Jolife Release: LUCAS Chest Compression System in the Newly Published Guidelines for CardioPulmonary Resuscitation by the American Heart Association and the European Resuscitation Council
Published: Oct 26, 2010
The guidelines are revised every fifth year and are based on results from a systematic review of published resuscitation science. The updated AHA and ERC guidelines put a stronger emphasis on the importance of early, uninterrupted and high-quality chest compressions during resuscitation.
“There was unanimous support for continued emphasis on high-quality CPR, with compressions of adequate rate and depth, allowing complete chest recoil, minimizing interruptions in chest compressions and avoiding excessive ventilation. High-quality CPR is the cornerstone of a system of care that can optimize outcomes beyond return of spontaneous circulation (ROSC). Return to a prior quality of life and functional state of health is the ultimate goal of a resuscitation system of care.
AHA Page S640: Part 1 Executive Summary
“The importance of early, uninterrupted chest compressions is emphasised throughout these guidelines.” ERC Page 1220: Section 1 Executive Summary
The 2010 Guidelines call for earlier, deeper, faster and more chest compressions. Both ERC and AHA now recommend a manual chest compression depth of at least 5 cm (2 inches) at a rate of at least 100 per minute (compared to 4-5 cm/1.5-2.0 inches at 100 per minute in Guidelines from 2005). Chest compressions should be given during defibrillator charge and immediately after defibrillation to avoid interruptions. To reduce the fatigue factor, CPR providers should take turns every two minutes, and the use of CPR feedback devices is encouraged.
The LUCAS Chest Compression System is the only mechanical CPR device that delivers compressions consistent with the science behind the guidelines for high-quality CPR for improving patient outcomes. Several publications on the LUCAS devices have been referred to and serve as a basis for the positive statements on mechanical CPR.
“Mechanical piston devices may be considered for use by properly trained personnel in specific settings for the treatment of adult cardiac arrest in circumstances (eg, during diagnostic and interventional procedures) that make manual resuscitation difficult (Class IIb, LOE C)”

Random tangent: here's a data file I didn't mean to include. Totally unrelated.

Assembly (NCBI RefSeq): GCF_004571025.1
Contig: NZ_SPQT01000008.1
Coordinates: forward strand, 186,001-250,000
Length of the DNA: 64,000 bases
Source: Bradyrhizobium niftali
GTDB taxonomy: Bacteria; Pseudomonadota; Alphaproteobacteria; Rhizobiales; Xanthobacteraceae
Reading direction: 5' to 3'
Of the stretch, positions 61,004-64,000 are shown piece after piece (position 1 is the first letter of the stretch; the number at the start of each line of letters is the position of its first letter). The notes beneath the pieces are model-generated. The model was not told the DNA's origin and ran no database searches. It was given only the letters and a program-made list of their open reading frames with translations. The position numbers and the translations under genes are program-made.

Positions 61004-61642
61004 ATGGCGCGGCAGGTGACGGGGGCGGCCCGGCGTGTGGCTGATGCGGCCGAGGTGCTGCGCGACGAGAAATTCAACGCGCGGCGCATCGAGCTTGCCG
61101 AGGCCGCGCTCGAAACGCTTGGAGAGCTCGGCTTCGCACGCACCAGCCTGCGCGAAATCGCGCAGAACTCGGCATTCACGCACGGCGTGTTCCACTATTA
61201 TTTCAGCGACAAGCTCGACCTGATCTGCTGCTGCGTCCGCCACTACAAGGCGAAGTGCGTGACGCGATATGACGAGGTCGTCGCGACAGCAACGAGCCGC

AHA Page S723: Part 7, CPR Devices and Techniques
“It is reasonable to use mechanical CPR during PCI (Class IIa, LOE C).” AHA Page S849: Part 12, Cardiac Arrest in Special Situations
“In hospital, mechanical devices have been used effectively to support patients undergoing primary coronary intervention (PCI) and CT scans and also for prolonged resuscitation attempts (e.g., hypothermia, poisoning, thrombolysis for pulmonary embolism, prolonged transport etc) where rescuer fatigue may impair the effectiveness of manual chest compression. In the prehospital environment where extrication of patients, resuscitation in con?ned spaces and movement of patients on a trolley often preclude effective manual chest compressions, mechanical devices may also have an important role. During transport to hospital, manual CPR is often performed poorly; mechanical CPR can maintain good quality CPR during an ambulance transfer. Mechanical devices also have the advantage of allowing de?brillation without interruption in external chest compression. The role of mechanical devices in all situations requires further evaluation.” ERC Page 1236: Section 1, Executive Summary
Erik von Schenck, CEO at Jolife AB, the manufacturer of the LUCAS Chest Compression System, comments; “We are happy to see the Guidelines acknowledge the benefits LUCAS brings into a system of well-trained rescuers. The Guidelines recognize that successful outcomes require a systems-based approach where optimization of every link matters and throughout which compressions remain a key component. LUCAS provides a solution to secure high-quality CPR over the whole resuscitation event and to extend the reach of care. In addition, it provides increased operational efficacy and safety for the rescue personnel.”
For more information on LUCAS CPR, please visit www.lucas-cpr.com.
About LUCAS CPR
The LUCAS Chest Compression System is an easy-to-use and lightweight device that provides quality chest compressions in accordance with the European Resuscitation Council and American Heart Association Guidelines for CPR (cardiopulmonary resuscitation). It assists rescuers in maintaining vital blood circulation in cardiac arrest patients. LUCAS is simple to use, applied within seconds and feasible for use in a majority of cardiac arrest patients in most settings and situations. LUCAS is available in electrically powered (LUCAS 2) and pneumatically powered (LUCAS 1) versions. So far, an estimated 35,000 patients have been treated with a LUCAS. The mechanical CPR device has shown to increase operational efficacy and to improve the opportunities to save cardiac arrest patients.
About Jolife AB
Founded in 2000, Jolife AB develops and manufactures the LUCAS Chest Compression System. Jolife works closely with leading physicians, nurses, paramedics and first responders and is committed to research and development in order to continue to offer innovative products. LUCAS Chest Compression Systems are sold in over 34 countries around the world. Based in Lund in southern Sweden, Jolife markets its products through an exclusive global distribution agreement with Physio-Control, Inc., a division of Medtronic Inc. – except in Sweden, Norway and Finland, where Jolife sells directly.
Further information: Erik von Schenck, CEO, JOLIFE Tel: +46 46 286 5002 E-mail: firstname.lastname@example.org
Sara Lindroth, Marketing Director, JOLIFE Tel: +46 46 286 5024 E-mail: email@example.com
Jolife AB Scheelevägen 17 223 70 Lund Sweden Tel: +46 46 286 5000 www.jolife.com www.lucas-cpr.com